pg_column_size() – but be aware that the size of data in "packed" format ("on disk") can be more compact than in RAM. And there are various overheads. See:
- Measure the size of a PostgreSQL table row
- Why *not* ERROR: index row size xxxx exceeds maximum 2712 for index "foo"?
- What is the overhead for varchar(n)?
Answer 3: Write costs and bloated size applies for
INCLUDE(y) as well as for regular index columns. The question is whether to add
INCLUDE columns at all, which are always logically optional. (Regular index columns are often not optional.) Also, see answer 1.
The difference between covering and including isn’t when selecting, it is when inserting and updating. The INCLUDEd columns do not have to be kept in a stable order so if you update those columns (without changing their size if variable, or updating the others covered by the index) things do not need to be reordered. This can reduce page splits or other extra writes, making the operation more efficient and reducing internal fragmentation.
I assume wide columns means strings of any significant size or variable size. Other column types are generally smaller and of fixed size.
Just what it says: the value is copied into the index so the index is larger, and if there is an index scan or partial scan more pages will probably need to be accessed.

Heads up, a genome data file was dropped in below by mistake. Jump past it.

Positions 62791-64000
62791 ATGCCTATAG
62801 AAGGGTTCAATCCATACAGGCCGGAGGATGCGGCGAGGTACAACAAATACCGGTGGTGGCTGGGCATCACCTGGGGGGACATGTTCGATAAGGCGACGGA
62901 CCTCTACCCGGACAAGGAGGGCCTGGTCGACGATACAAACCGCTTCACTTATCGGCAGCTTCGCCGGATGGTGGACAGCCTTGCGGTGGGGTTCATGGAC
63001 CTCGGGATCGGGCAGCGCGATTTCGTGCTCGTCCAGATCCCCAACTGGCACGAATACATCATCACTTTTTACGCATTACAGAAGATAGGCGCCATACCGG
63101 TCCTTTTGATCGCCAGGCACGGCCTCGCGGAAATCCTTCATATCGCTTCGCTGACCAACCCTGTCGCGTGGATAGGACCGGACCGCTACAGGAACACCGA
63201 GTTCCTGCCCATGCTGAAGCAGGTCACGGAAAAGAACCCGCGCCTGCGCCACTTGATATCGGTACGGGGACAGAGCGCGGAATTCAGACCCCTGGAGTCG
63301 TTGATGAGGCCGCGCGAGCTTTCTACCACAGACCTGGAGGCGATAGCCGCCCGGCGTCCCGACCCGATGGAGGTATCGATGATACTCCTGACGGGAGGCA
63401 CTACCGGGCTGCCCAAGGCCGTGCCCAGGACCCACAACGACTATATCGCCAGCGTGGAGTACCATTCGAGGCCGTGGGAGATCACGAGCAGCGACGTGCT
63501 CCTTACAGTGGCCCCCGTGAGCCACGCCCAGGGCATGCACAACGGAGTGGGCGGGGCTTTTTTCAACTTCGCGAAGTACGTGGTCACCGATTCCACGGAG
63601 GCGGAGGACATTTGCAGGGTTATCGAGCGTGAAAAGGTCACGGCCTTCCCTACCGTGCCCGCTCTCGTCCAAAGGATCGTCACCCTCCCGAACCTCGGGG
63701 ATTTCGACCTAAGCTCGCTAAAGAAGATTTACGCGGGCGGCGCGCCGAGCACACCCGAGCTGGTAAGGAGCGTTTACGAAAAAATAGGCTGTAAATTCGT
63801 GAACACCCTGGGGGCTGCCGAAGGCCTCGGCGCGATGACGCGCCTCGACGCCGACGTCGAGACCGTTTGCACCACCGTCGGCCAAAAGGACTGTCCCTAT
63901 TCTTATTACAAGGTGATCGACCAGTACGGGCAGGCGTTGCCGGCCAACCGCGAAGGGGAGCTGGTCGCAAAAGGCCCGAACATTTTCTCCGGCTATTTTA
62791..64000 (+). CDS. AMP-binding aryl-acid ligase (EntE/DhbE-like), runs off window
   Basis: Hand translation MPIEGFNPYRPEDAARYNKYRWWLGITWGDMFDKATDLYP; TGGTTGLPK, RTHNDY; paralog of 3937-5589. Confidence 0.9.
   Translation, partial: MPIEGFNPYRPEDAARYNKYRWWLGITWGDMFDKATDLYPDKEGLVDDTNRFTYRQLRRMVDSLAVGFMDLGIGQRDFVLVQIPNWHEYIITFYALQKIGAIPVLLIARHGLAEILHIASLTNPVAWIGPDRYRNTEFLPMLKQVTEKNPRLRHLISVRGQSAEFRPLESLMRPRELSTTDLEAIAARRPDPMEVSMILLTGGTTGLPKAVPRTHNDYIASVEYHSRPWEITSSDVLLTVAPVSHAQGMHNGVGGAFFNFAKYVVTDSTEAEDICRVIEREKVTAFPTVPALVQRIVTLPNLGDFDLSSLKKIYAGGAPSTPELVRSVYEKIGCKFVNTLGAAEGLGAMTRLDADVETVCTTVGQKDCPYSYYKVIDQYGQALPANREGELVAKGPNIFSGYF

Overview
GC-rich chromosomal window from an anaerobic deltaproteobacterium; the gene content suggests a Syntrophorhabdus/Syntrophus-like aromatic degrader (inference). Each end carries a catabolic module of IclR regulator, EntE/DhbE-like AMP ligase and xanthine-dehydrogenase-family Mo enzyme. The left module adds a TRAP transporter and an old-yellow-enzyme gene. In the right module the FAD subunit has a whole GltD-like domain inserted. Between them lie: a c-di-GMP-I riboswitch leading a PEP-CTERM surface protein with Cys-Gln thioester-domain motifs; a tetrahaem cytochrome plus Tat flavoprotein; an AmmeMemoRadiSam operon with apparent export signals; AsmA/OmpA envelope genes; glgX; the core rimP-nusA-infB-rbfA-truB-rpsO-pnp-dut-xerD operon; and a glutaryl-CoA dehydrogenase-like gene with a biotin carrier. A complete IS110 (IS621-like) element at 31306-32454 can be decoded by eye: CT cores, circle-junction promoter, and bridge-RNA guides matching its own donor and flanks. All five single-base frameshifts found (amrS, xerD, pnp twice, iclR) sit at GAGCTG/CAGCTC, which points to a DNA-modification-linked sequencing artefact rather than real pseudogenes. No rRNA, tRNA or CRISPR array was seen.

Note: I’m an MS SQL Server person mainly, there may the postgres specific edges around this.
In addition to Erwin’s great answer, there is an additional advantage to using the
INCLUDE syntax: documentation.
Imagine that you decide that you need an index on columns
(a, b) of table
tab. Now you find that there is already an index on
(a, c). In this situation you have two options:
simply go ahead and create another index
if you know for sure that column
cwas only added to the index to support an index-only scan and is never used as a search condition, you can drop the old index and create a new one on
(a, b, c), thus saving an index
Now it is usually difficult to determine that an index column is never used as a search condition, unless – well, unless it appears in the
INCLUDE clause. In that case, you don’t have to think twice and can replace the index on
(a) INCLUDE (c) with one on
(a, b) INCLUDE (c).
Note: Use and implement method 1 because this method fully tested our system.
Thank you 🙂